Kryptic,

    Congrats on your decision to get a BP. Finding one locally makes sense for a first snake so you can meet them first. Additionally, kudos to you for doing research first and taking your time to make sure you are doing your best for both you and your BP.

    I agree with much of what's been said regarding BP's and fasting, etc. However, we will be here to help and as long as you've researched and understand some of the potential issues, and that they can happen, you won't be caught by surprise.

    I wanted to add one thing that I do not think has been said yet. Get a proper enclosure for your BP. If you are worried about temps and humidity and consistency, plan on a PVC cage with good heating element(s) and thermostat(s). In my experience, and I keep 7 snakes and 4 species, and two lizards and 2 species, those three things (proper tank - PVC for a BP IMO, good and correct amount/wattage, etc. heating elements, and a good thermostat) make a world of difference. I've been there with trying to care for a BP with a glass tank and skimping on the thermostat etc. It's not worth it for you or the snake.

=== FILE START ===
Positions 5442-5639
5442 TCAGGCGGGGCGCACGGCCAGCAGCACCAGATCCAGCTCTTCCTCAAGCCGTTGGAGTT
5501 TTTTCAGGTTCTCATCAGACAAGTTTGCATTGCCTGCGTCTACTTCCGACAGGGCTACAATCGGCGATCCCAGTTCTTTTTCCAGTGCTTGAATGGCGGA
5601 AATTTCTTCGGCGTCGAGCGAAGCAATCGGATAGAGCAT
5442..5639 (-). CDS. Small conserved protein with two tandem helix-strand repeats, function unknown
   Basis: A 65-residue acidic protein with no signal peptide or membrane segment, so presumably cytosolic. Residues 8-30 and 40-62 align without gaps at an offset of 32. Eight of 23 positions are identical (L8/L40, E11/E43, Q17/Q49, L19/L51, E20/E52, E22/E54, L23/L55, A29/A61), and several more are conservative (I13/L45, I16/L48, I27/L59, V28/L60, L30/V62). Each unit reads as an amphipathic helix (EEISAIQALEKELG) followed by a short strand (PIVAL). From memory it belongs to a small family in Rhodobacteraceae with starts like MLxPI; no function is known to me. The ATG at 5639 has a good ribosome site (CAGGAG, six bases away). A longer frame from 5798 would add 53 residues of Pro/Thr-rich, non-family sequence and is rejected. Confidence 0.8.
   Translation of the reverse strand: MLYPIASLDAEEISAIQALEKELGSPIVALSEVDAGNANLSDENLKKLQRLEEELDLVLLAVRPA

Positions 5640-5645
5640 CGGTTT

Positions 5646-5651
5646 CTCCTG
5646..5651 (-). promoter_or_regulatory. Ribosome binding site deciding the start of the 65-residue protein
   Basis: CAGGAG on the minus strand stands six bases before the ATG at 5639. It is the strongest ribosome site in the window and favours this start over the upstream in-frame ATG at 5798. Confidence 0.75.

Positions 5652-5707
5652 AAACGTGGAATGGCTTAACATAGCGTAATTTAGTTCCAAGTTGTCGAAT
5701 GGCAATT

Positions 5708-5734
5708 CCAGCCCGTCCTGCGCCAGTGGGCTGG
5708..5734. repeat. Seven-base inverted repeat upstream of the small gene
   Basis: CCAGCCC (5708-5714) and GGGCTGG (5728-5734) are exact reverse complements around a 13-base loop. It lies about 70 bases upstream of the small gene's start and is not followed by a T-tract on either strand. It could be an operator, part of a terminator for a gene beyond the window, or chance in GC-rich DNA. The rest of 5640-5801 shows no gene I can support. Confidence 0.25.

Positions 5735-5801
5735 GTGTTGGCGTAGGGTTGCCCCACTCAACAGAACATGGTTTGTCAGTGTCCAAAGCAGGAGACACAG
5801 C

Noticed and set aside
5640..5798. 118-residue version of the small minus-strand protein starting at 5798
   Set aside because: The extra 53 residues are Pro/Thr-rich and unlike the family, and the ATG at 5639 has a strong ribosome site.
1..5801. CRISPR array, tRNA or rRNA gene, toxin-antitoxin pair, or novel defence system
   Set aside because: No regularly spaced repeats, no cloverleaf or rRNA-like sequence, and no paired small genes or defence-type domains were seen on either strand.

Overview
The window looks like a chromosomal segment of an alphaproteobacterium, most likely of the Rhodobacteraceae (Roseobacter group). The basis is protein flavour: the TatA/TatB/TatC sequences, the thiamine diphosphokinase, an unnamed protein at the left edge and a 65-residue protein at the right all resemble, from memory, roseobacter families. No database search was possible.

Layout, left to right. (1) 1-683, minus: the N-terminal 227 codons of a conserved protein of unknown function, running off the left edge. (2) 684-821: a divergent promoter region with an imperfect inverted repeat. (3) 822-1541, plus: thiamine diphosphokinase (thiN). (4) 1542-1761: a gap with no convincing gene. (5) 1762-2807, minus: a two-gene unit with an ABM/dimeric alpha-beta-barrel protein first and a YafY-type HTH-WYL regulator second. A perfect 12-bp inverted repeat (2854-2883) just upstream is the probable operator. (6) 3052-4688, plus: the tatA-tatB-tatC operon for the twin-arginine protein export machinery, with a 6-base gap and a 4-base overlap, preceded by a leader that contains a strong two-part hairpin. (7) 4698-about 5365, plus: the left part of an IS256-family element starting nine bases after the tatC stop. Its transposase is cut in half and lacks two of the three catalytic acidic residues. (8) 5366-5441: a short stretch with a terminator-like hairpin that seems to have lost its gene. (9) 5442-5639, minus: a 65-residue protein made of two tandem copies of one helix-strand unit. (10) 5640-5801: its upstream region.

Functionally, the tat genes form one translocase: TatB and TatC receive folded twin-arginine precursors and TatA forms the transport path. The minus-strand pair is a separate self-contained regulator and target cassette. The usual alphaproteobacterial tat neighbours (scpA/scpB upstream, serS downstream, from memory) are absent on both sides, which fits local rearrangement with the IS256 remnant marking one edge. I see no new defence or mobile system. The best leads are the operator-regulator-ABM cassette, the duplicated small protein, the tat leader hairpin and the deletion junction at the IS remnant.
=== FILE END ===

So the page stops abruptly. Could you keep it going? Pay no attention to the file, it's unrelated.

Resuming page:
A PVC tank with proper heating elements and thermostat will keep temps consistent and safe and humidity should be much easier to control. The one caveat to that is if it's too hot. Remember, reptiles prefer a temp gradient and more heat doesn't equal better. 88F for a hot spot is perfect, but not ideal for a whole tank temp, certainly for any length of time. PVC tanks are cheaper to heat because they are better insulated, but no tank will cool itself. I would ensure you can keep temps below 80-82F in the room the snake will be in for a proper gradient. Having said that, I've heard of people keeping their snake room a constant temp, but not as much with BP's.

    I have all PVC tanks (two stacks), although my corn snakes (2) probably don't care that much. My BP, Carpet Python, and Boas (3), really appreciate the space (size/strength/weight/cost are all advantages of PVC), temp, and humidity control.

    You WILL spend quite a bit to get a proper setup. However, you should have a healthy snake for years to come (husbandry is a major factor in health) and should not have to constantly adjust things. I find when there are big temperature swings or humidity swings in my finished basement where I keep my tanks, which happens about 2-3X a year, I have to make small adjustments. Otherwise, I am spending time cleaning, checking temps briefly, feeding, and hanging with my reptiles, not worrying and adjusting things.

    People can give you advice on PVC tanks and what to get. Many people here like Animal Plastics (AP), and I use Boaphile Plastics tanks. That's for another thread.